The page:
track the Fraser street carllne as far
as Page road ahd tho association's
field secretary reported that quit
claims for property necessary for the
widening of 'he street from Twenty-
Eighth avenue to the North Arm of
the Fraser river were expected to be
all in by next week. Grading operations are already being carried out by
the municipality from Page road to
Fifty-ninth avenue so that thc road
will be almost as level as Main street.
When all the quit claims have been
received the municipality ran go
ahead with the widening of the thoroughfare to SO feet, making it the
main business artery through '.ho
municipality.
I.LI-XTKIC  POWE-B  FOR  BRIDGE,
i-;i:i"i:\E. March 27.���Provincial
Bridge Inspector Napier and Provincial Road Superintendent M-BBride
visited Ebume and have been shown
over the Sea Island and Lulu bland
bridges with the Idea of looking Into
the question of equipping them with
electrical appliances for opening
them.
Mr. S. Churchill, president of the
Richmond and Point Grey board of
tradc. with several members of the
council of the board were present and
pointed out to the visitors the great
delay caused to traffic by the pr.'-sfmt
method of turning the span by hand.
Mr. Xapler admitted that the proposition was qu'te feasible, and promised to bring the matter before Provincial Engineer Griflith. He asked
for data as to the trafllc, and this
the bridge tender was instructed to
supply.
RACING
PROSPECTS
splendid   Miinc   of   Past   Horses   in
Training at the Ladner Racing
Track,
l--.|.A\I��S  -
620
A,   E.  MoPhlllipe, Con 848
Majority���-Highest     Conserv
over highest Liberal, 11 so.
VALE���-
...  1,liens.  Con	
J. P. Me 'onnell. Lib	
ltivo
i uie poll to hear from.
KAMLm TS   i incomplete)���
tl.   P.   Sliiiw,   Cons 919
R,  I-'. Lelghton, Lib    461
Returns from  seventeen polls.
L-X__OOi_"T���
A. McDonald, ("on     79
123
218
Thirteen polls available.
VMM: ���
,1. ll.  Sohofleld, (on	
R,   P.    Petliplece,   Soc	
Returns from S polls only.
198
. .Stuart  Henderson,  1.11     4;.
Three polls only available,
��� ,	
117
WESTERN PROSPERITY.
MONTREAL,   March  27������'"Trade
Conditions In the Canadian West are
I excel Inn t  and  evidences of  prosperity
are   to   be   found   everywhere,"   said
I Mr, J.ime.1 Oarruthers. the well known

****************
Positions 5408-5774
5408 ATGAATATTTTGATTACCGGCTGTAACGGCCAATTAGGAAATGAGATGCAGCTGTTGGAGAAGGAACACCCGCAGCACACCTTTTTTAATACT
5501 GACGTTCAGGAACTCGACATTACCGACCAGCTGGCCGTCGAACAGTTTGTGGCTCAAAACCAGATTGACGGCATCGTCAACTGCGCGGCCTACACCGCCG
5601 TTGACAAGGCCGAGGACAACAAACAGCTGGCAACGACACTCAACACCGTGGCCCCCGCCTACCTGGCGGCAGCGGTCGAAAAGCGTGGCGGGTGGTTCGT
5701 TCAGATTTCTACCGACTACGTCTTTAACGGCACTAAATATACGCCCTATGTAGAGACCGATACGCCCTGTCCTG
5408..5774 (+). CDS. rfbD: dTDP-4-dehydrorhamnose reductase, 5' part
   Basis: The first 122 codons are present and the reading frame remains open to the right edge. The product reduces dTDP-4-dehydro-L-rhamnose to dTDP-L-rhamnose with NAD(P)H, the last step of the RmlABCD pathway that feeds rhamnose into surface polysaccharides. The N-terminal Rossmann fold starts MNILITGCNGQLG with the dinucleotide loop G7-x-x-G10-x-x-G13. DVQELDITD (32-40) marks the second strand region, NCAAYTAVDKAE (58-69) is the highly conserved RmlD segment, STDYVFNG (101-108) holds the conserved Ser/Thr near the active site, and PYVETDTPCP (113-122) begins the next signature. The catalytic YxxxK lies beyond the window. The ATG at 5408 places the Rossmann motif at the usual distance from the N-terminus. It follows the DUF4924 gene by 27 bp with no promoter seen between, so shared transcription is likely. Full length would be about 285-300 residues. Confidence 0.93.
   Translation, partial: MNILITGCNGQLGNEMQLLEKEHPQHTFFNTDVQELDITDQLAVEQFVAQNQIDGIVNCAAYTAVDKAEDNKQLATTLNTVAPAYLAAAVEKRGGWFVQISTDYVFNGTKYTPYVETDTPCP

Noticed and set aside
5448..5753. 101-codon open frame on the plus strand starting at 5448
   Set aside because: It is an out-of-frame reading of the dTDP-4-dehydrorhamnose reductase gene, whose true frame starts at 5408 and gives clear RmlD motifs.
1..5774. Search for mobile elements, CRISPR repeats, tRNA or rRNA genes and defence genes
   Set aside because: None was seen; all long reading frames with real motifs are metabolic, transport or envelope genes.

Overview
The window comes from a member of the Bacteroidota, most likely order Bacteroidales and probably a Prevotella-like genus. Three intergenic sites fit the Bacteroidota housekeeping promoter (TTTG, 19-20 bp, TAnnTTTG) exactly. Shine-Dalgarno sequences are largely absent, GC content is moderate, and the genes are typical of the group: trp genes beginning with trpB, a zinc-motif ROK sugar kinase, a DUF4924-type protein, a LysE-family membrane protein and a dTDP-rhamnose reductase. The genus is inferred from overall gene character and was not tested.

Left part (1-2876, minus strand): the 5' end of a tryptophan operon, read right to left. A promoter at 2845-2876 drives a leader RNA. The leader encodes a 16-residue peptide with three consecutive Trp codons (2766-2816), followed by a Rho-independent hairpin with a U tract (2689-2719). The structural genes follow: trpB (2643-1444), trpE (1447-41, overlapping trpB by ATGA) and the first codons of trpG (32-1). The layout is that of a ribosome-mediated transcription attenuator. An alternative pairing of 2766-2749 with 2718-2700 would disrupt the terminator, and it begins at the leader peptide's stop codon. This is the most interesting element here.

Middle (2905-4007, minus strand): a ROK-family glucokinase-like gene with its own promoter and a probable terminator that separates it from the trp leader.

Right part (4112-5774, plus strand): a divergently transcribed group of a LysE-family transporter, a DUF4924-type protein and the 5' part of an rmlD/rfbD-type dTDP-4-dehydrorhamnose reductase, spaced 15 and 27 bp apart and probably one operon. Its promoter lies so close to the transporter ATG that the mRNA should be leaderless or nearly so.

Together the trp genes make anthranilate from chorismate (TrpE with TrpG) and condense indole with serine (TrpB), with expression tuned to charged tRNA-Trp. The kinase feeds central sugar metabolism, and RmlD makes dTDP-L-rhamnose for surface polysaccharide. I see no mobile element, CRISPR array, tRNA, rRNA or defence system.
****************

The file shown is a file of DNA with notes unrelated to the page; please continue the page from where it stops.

Mvlieat   man.     Mr.  Oarruthers  had  re-
,turned  from a  threa  weeks'  visit to
. the west.
"While in the west I had a long
chat With one of the highest railway
Officials there, who predict,.,! that in
11915 western Canada would hnve a
I wheat   crop   of   360,000,000     bushels.
lit will then be ni ssary to use the
I Panama canal, which will result in
the export of n lnrir" amount of wheat
|vla Vancouver. The��west*ls prosperous and there is nothing on thc horizon  to Indicate any setback."
WORST IS NOW <>\ lilt.
ocoooooooooc0000000
C O
PEKIN   SITIWTIOX
is  VERY      -LAIOIING
O
o
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o
o
o
0
:-
o
0
0
o
o
0
;0
3
PEKIN". March 88.���With
Hui Mancini princes arming
in preparation for in uprising
which tibe.v hope ;**'i" win back
fur their dynasty the control
nf the Chinese igovern_nen>t,
the existence Otf the new republic is menace.1 today by tin
serious   illness   of   President
Yuen Shi Kai. The physicians
declare that the president's
illness Is due to Tlrugs. Foreigners here express fears for
their safety..
Mil. I*. J. M.\CK|-*.\ZiII*. CONSERVATIVE  MEMBER  FOR  DELTA.
;ooooooooooooooooooo
LONDON,    March      88..    Willi      linearly  voting   in   the  districts  affj 1 ted
Iby ths stssA    coal    tftrt-ks indicating
I that a majority of ths nn-ii favor returning  to  the coiUerles .<:i   England
I s rejoicing toJ iy, confidently exipeot-
ing  thai   a   million   or   more  miners
twill have returned  1��  work  by  I'a.stcr.
li si-til, incut comes the credll  will
lie   due   to   J.    It.    .Ma   I'.Hiiel.    leader
of th. Conservative LafborWes, who
yesterda) at~tende"d a taoeUng of tits
Minera1   E-eder-aition and  pleaded   w'feh
the men to a c.-pt the minimum w kgs
Pill  as  it  stands,   leaving   il   to   p.11 I'a -
ment  to  Insert  s  minimum   wage  ������!
five Shillings t" adults and tw.i fur
minors In the event Of the district
boards fsilln; t" BgT( n tiii- stipulation.
it is generailly belli veJ that tin-
worst of the trouble Is now over, but
prices of cal and food continue to
rise and municipal authorities and
thi che ri' 1 ble org tnlz 11 ons are taxed
to tin- limn to eare ifor thi   penniless.
The question On which Ohe 01111.1-
are voting  reads a^  follows:
"Are you In favor of resuming
work pending the settlement of ihe
miner's rates of wages in the various
Mradr** by the district l*-:irds, to lie
appointed under the coal mines' minimum wage a*"t ?"
The Infant mortality is (L-JUpalMn-g u
a result of the strike. At Manchester the mortality to children under
five has Inerrtused fromi  S4  to 1.15  per
1000.    -leaith  officers    report    that
nunsing mothers are unahle to buy
nourlshlng food.
DELTA RETURNS
Delta���(27  Polling Stations.)
MacKenzie. Ol
Ladner  105
Westham Island  40
Sunlmry  4
Annae.s  9
Fast  Helta  21
Mud Bay , 14
Ki nslngton Prairie ... 17
Johnson   Load     18
Whit,-   Rook     13
HaZellllere     4H
1 "loverdaie  64
8, Wi stmlnster   79
Annieville  ">
Tynehead    24
Port Kells    24
1" tyton  '���'
Port  Langley     46
Murray\ llie     40
1 inter  10
A  lergrove    4!'
cicn Valley   16
Milner  88
Boundary  Pay     s
Glencoe   6
Straw berrj   Hill     18
Sperling  18
Lochiel    6
Total-    741
Iver.
49
There is an excellent prospect for
tin- races of the I telta Turf 1 Hub dur-
Ihg the forthcoming year, and already
1 large number of line horses at work
on the track, in f 1,1. never bef ire